Reinvesting for Success

  • Reinvesting for Success: Maximizing Returns and Growth Opportunities

One observation often made by B.Invested founder Nathan Birch is that cash doesn’t stay in his bank account for long. That’s because he’s got a better use for it in mind. Reinvesting.

See, whenever you have cash in your pocket or in your bank account, you are losing money in real terms. That’s because inflation means that every day, cash is worth less than it was the day before.

However, if you can get the cash that you earn and invest it immediately into an asset that is appreciating in value, there’s no time wasted before it’s actually making you money.
Done right, this approach can really compound your returns over time and create greater wealth in a shorter period.

Leveraging into wealth

One of the great things about property investing is that a deposit of 20% of the asset’s value gives you access to 100% of its returns. Once you create enough equity to get your next deposit, that will then give you access to the same ratio of returns on your next investment.

This was the essential key to Nathan’s accumulation of more than 220 properties. As values rose on city fringes he was able to use relatively small equity gains as deposits for other properties with growth upsides. And the positive cashflow generated by strong rental demand at that end of the market meant he wasn’t hampered by having to put his own income into meeting loan repayments.

Nathan’s case is the ultimate example of compounding returns and it would be much harder to achieve his level of success in the current environment, but the strategy is still a solid foundation for building wealth.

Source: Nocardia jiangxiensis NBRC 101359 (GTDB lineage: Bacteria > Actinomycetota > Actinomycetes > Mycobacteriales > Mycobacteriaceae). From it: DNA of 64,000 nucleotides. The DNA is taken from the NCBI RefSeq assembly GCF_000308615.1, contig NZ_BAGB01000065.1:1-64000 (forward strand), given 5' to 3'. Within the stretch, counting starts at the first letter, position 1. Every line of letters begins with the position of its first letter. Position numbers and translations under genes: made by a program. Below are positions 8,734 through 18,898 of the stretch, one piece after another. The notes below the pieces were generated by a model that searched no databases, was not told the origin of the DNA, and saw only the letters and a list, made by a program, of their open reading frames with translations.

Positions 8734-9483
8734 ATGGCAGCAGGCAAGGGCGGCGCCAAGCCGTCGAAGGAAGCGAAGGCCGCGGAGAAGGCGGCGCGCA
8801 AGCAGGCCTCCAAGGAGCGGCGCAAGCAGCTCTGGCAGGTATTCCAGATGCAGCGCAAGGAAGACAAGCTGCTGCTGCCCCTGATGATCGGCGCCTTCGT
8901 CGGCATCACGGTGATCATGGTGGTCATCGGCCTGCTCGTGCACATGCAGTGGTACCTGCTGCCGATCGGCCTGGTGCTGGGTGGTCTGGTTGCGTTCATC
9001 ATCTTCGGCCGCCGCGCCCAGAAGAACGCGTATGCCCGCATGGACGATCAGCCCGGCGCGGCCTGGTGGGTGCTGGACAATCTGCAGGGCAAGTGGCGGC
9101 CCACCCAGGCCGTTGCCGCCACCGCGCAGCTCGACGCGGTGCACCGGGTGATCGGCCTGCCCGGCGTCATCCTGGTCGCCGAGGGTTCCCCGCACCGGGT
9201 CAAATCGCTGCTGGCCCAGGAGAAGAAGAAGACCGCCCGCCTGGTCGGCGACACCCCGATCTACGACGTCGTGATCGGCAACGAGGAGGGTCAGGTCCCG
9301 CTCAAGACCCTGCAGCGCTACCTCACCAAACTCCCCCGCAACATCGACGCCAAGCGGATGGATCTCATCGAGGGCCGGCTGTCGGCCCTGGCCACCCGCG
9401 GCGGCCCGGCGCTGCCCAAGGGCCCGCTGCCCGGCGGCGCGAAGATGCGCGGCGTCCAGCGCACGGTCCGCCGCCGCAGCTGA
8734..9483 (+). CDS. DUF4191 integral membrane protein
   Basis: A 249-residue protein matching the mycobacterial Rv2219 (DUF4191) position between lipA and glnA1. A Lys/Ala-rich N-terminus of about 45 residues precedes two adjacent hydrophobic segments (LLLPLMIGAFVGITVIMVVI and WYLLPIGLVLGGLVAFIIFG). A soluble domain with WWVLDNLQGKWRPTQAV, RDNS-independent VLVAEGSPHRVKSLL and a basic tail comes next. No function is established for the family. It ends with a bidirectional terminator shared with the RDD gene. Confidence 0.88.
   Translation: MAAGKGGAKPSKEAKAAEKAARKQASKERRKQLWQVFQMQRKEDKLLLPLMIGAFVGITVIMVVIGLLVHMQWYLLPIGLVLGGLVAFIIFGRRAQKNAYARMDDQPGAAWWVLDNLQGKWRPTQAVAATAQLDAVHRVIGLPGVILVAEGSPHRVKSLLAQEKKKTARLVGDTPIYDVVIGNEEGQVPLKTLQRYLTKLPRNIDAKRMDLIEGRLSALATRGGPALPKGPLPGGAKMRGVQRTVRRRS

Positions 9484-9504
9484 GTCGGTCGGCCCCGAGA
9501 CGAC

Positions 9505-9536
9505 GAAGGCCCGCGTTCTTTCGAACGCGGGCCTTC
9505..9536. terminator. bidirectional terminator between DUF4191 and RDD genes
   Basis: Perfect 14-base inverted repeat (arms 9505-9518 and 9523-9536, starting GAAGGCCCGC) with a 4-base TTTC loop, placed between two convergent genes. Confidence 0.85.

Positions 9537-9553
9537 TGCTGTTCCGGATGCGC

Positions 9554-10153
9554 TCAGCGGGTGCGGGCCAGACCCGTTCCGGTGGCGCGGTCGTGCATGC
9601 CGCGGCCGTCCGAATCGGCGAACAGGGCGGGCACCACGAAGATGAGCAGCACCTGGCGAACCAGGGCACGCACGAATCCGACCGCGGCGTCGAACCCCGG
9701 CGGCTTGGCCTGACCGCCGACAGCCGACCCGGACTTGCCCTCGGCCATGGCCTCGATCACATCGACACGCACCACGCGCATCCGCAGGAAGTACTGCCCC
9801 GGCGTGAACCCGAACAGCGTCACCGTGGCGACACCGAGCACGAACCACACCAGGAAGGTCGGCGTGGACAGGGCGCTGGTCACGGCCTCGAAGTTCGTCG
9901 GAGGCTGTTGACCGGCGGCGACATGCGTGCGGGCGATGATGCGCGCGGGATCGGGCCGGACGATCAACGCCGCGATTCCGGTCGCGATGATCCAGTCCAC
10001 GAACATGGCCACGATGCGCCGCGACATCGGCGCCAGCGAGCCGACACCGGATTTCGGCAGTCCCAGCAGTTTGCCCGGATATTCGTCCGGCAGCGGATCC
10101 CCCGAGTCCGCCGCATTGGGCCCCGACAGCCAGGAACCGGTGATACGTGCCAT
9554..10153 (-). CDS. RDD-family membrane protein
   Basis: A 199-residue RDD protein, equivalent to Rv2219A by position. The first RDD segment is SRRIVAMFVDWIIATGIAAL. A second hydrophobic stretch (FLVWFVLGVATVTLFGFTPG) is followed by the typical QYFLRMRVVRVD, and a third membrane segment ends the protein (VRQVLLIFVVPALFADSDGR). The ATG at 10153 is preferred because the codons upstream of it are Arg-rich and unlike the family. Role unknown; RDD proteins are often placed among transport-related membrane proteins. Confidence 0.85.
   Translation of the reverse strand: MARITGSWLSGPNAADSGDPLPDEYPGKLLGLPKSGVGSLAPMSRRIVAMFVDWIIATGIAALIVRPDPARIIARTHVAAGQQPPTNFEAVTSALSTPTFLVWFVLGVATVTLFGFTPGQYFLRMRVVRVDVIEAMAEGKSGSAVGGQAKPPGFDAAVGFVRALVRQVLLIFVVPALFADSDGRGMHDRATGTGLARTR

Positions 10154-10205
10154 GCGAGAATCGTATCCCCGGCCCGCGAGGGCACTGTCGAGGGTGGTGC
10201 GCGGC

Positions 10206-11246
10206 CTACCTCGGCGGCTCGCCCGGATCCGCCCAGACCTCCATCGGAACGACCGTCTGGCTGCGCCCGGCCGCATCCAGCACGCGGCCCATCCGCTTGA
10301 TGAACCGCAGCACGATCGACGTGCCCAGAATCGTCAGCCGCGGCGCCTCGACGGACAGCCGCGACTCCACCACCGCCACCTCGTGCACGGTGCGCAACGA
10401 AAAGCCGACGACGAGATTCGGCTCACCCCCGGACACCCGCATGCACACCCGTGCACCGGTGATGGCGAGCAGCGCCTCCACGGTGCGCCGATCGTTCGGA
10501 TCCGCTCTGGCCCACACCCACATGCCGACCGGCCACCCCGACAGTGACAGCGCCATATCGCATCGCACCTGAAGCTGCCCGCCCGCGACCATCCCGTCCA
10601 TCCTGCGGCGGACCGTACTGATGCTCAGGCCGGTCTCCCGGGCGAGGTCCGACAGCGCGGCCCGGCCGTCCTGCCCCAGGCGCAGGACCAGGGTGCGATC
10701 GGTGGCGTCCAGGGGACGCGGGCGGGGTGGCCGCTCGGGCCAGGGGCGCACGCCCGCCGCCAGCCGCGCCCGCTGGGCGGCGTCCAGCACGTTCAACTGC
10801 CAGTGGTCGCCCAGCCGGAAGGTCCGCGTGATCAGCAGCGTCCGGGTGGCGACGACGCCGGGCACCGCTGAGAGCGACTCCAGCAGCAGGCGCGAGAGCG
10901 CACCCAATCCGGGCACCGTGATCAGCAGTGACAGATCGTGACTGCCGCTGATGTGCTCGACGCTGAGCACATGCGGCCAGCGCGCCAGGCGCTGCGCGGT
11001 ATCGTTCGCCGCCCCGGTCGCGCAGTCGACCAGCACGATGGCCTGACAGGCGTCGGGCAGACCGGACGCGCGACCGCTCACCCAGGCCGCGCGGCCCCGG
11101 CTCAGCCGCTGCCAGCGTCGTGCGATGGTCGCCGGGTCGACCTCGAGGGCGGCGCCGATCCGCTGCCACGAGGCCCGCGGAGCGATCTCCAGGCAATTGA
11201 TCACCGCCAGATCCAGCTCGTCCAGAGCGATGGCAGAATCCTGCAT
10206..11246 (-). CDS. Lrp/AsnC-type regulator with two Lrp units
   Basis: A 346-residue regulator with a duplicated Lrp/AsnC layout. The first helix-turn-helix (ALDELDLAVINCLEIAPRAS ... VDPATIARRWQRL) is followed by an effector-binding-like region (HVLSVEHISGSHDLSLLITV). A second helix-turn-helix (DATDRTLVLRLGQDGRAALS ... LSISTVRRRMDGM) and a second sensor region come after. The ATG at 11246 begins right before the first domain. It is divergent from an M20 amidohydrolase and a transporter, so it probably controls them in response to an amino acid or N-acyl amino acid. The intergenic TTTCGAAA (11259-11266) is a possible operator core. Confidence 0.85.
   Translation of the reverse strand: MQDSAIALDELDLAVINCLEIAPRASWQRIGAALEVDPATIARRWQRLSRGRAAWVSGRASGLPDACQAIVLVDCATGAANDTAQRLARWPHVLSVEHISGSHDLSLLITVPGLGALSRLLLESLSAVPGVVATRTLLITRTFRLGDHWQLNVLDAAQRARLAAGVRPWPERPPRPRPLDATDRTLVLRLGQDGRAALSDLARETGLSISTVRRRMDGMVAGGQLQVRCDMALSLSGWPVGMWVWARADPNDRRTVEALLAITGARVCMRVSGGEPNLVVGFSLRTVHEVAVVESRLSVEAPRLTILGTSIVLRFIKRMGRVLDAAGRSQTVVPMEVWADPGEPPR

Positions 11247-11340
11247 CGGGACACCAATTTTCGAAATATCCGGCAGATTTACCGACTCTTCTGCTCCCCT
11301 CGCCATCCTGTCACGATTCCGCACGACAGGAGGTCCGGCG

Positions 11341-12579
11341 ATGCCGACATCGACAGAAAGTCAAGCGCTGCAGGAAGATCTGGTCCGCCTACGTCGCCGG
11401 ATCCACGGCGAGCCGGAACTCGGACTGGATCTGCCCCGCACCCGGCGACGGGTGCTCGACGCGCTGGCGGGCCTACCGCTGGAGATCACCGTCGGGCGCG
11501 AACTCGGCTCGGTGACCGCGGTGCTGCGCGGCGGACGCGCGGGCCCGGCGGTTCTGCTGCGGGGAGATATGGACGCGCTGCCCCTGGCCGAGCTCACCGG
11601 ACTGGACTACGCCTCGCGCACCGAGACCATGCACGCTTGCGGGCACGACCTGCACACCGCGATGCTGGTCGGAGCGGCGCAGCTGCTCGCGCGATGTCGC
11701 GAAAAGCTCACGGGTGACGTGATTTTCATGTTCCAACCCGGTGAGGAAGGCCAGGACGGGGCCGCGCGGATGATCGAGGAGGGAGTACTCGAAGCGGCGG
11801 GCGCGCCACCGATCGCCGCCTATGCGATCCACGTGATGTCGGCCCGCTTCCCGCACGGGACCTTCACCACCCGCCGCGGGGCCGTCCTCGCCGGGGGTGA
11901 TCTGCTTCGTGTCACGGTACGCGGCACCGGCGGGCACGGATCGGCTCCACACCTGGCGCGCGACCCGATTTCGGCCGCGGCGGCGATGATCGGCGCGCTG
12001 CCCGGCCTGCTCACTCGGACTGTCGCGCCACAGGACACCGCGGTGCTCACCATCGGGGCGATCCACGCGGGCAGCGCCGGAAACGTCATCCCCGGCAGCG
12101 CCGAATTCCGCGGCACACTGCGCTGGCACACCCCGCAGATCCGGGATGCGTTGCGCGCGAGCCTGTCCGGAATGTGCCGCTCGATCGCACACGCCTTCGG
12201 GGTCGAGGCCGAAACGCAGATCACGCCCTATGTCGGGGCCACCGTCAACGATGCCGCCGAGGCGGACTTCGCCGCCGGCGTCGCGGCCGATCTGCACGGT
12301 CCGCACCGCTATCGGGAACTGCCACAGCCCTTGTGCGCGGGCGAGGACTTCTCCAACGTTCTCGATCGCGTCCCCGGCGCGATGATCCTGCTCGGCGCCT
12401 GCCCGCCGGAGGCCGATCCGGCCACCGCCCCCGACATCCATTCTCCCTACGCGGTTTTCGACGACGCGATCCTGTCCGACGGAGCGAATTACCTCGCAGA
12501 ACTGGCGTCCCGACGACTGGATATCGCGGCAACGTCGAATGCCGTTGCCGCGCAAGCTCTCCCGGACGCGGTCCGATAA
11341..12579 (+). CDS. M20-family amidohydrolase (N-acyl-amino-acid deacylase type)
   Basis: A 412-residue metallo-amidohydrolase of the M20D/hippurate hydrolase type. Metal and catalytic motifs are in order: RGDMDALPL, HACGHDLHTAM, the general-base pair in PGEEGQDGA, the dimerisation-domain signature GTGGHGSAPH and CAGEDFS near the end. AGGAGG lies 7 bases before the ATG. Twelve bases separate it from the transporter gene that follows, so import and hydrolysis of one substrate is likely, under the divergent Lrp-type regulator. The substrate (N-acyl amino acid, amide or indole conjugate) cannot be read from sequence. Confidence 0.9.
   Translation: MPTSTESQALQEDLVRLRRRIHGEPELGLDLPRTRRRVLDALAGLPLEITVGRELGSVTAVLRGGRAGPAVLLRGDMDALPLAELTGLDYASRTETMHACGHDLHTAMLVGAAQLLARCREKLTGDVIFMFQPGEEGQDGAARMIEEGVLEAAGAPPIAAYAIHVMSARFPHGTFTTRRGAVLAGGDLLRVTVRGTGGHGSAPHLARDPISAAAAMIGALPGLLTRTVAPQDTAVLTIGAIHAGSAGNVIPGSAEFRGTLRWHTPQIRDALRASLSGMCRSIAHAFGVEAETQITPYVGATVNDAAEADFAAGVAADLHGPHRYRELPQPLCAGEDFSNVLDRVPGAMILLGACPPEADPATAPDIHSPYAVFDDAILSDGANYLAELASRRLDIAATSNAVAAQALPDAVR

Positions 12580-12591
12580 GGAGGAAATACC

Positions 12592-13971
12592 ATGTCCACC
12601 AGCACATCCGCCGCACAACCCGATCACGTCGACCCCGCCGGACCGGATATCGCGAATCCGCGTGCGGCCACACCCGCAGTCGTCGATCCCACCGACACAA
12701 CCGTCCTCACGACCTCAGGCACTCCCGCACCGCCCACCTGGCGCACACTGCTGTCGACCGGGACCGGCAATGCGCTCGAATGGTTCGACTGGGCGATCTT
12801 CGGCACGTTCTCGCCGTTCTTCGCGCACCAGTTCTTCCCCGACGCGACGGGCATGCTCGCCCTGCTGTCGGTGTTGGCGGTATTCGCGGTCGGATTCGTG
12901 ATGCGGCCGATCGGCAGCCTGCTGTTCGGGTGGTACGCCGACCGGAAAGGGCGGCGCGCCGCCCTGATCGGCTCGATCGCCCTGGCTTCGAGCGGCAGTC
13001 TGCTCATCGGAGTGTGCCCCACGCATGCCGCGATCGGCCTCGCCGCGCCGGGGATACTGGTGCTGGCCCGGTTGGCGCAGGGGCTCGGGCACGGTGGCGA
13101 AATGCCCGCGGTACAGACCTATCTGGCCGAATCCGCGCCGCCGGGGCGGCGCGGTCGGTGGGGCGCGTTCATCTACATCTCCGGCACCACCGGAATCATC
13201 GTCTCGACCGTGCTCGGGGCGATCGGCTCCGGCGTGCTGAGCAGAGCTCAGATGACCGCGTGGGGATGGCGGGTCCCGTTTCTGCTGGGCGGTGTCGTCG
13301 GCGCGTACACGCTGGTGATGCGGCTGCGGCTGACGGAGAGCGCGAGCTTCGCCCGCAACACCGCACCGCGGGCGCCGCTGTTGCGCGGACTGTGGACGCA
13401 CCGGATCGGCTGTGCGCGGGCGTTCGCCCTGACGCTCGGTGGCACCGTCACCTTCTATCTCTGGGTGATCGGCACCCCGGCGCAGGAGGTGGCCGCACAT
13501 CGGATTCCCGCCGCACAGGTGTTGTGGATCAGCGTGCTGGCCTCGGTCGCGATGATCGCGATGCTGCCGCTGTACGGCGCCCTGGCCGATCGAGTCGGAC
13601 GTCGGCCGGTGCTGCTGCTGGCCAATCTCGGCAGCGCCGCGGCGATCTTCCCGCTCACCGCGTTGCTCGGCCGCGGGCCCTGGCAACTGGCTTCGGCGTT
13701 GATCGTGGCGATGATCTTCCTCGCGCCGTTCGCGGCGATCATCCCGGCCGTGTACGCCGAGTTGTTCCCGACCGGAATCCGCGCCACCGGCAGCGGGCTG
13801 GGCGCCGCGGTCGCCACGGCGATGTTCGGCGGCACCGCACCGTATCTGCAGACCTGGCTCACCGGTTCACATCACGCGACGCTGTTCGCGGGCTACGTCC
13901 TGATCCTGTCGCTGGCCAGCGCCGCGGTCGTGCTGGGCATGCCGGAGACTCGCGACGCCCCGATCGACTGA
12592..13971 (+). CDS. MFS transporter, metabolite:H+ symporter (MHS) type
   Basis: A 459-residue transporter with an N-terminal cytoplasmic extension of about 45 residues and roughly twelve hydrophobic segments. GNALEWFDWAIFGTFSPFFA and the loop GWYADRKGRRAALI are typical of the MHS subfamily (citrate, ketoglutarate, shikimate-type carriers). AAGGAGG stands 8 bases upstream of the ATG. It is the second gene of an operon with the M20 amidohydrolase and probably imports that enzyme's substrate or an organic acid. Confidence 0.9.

Exploring growth opportunities

Australia is made up of many different housing markets at different stages of their property cycles and with vastly varying economic drivers.
Reinvesting can allow you to access more diverse markets, so you can spread risk further afield and make sure there is always growth potential.

Then there are the opportunities to add growth to existing assets. You might add a level to a property, with extra bedrooms, or knock down a house on a big block to create a duplex (as long as it meets the local market expectations). These and other options can increase your capital or returns without a prohibitive financial outlay.

Types of reinvestment

There are a number of ways to reinvest money, in property or into other assets. Let’s focus on property for a few common examples.

The most obvious example is to use your returns to acquire new properties. You can expand your portfolio, diversify across various geographic locations, markets and asset types, plus amplify growth and returns.

Then there are upgrades or renovations to your existing assets. Adding bedrooms or implementing energy-efficient upgrades can be of value to the market and offer a healthy return on investment.

And finally, debt consolidation. This has been a worthwhile part of Nathan’s strategy over the years also. He likes to give an example of a strategy where you invest in $200k properties over time, until you accumulate 10 over 10 years. After that you can sell 5 to pay off the rest and you’ve then got 5 debt free properties earning you a passive income.

This is one example of a particular strategy, but debt consolidation can take other forms too. You may have some debt on higher interest than other debt, meaning it would make sense to reinvest returns into paying that down. Consolidating debt overall can lead to a more secure financial position while creating more equity breathing room for your next growth opportunities. If you need help figuring out the strategy you should follow or require more information, feel free to reach out to the Investor Relations team at B.Invested.



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